If you are concerned about the visibility of data in memory images (often known as core dumps), see the section “Protecting Sensitive Data in Memory Images” in the “System Management and Security” chapter of the Security Administration Guide.
Initial User Security Settings
The following tables show the user password requirements and settings for predefined users based on which security level you choose.
|Security Setting||Minimal||Normal||Locked Down|
|Inactive Limit||0||90 days||90 days|
|Enable _SYSTEM User||Yes||Yes||No|
|Roles assigned to UnknownUser||%All||None||None|
You can maintain both the password pattern and inactive limit values from the System > Security Management > System Security Settings > System-wide Security Parameters page of the System Management Portal. See the System-wide Security Parameters section of the “System Management and Security” chapter of the Security Administration Guide for more information.
After installation, you can view and maintain the user settings at the System > Security Management > Users page of the System Management Portal.
When InterSystems IRIS is installed, it has a default set of password requirements. For Locked Down installations, the initial requirement is that a password be from 8 to 32 characters, and can consist of alphanumeric characters or punctuation; the abbreviation for this is 8.32ANP. Otherwise, the initial requirement is that the password be from 3 to 32 characters, and can consist of alphanumeric characters or punctuation (3.32ANP).
This value is the number of days an account can be inactive before it is disabled. For minimal installations, the limit is set to 0 indicating that accounts are not disabled, no matter how long they are inactive. Normal and Locked Down installations have the default limit of 90 days.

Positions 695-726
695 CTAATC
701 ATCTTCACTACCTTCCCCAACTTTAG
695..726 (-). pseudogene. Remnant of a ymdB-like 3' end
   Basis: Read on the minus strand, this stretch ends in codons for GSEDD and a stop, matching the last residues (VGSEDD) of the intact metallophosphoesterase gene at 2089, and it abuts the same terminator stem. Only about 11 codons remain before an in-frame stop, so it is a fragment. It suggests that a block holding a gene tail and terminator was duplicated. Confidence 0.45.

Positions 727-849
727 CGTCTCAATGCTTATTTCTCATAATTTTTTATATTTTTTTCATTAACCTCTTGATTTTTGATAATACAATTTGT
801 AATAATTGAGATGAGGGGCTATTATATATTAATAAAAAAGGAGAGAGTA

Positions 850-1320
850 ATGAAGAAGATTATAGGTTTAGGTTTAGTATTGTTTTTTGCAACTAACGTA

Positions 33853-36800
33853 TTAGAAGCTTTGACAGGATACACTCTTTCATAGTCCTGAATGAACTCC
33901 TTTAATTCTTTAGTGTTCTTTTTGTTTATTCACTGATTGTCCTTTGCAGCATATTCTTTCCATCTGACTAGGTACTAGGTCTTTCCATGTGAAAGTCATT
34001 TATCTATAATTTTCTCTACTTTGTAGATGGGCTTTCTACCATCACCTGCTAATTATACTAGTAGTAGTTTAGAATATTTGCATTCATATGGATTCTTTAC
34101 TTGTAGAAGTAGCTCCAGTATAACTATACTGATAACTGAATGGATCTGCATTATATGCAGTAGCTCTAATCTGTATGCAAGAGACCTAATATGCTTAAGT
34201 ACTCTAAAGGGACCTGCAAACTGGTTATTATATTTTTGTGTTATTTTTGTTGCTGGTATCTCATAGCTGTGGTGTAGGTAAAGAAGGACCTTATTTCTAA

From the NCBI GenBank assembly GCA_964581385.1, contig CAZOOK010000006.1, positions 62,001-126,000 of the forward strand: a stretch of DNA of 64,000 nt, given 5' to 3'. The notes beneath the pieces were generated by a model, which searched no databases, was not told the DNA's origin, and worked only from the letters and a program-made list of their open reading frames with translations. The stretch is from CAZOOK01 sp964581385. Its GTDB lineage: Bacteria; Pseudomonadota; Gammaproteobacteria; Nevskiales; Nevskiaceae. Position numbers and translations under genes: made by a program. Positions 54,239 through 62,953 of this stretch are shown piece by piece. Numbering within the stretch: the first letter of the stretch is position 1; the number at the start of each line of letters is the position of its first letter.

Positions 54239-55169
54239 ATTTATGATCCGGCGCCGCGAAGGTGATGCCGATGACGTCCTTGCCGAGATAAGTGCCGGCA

Enable _SYSTEM User
InterSystems IRIS version creates multiple predefined users using the password you provide during the installation. The predefined users are: _SYSTEM, Admin, SuperUser, CSPSystem, and the instance owner (the installing user on Windows or the username specified by the installer on other platforms).
For more details on these predefined users, see the Predefined User Accounts section of the “Users” chapter of the Security Administration Guide.
Roles Assigned to UnknownUser
When an unauthenticated user connects, InterSystems IRIS assigns a special name, UnknownUser, to $USERNAME and assigns the roles defined for that user to $ROLES. The UnknownUser is assigned the %All role with a Minimal-security installation; UnknownUser has no roles when choosing a security level other than Minimal.
For more details on the use of $USERNAME and $ROLES, see the “Users” and “Roles” chapters of the Security Administration Guide.
Initial Service Properties
Services are the primary means by which users and computers connect to InterSystems IRIS. For detailed information about the InterSystems services see the “Services” chapter of the Security Administration Guide.
|Service Property||Minimal||Normal||Locked Down|
|Use Permission is Public||Yes||Yes||No|
Use Permission is Public
If the Use permission on a service resource is Public, any user can employ the service; otherwise, only privileged users can employ the service.
For installations with initial settings of Normal or Locked Down, all services require authentication of some kind (Instance Authentication, operating-system–based, or Kerberos). Otherwise, unauthenticated connections are permitted.
The initial security settings of an installation determine which of certain services are enabled or disabled when InterSystems IRIS first starts. The following table shows these initial settings:
* Service exists on Windows servers only
† Service exists on non-Windows servers only
After installation, you can view and maintain these services from the Services page of the Management Portal (System > Security Management > Services).
Configuring User Accounts
During the installation process, you must choose an account to run the InterSystems IRIS process as the instance owner. The installation creates an InterSystems IRIS account with the %All role for the instance owner, providing that account with full administrator access to InterSystems IRIS.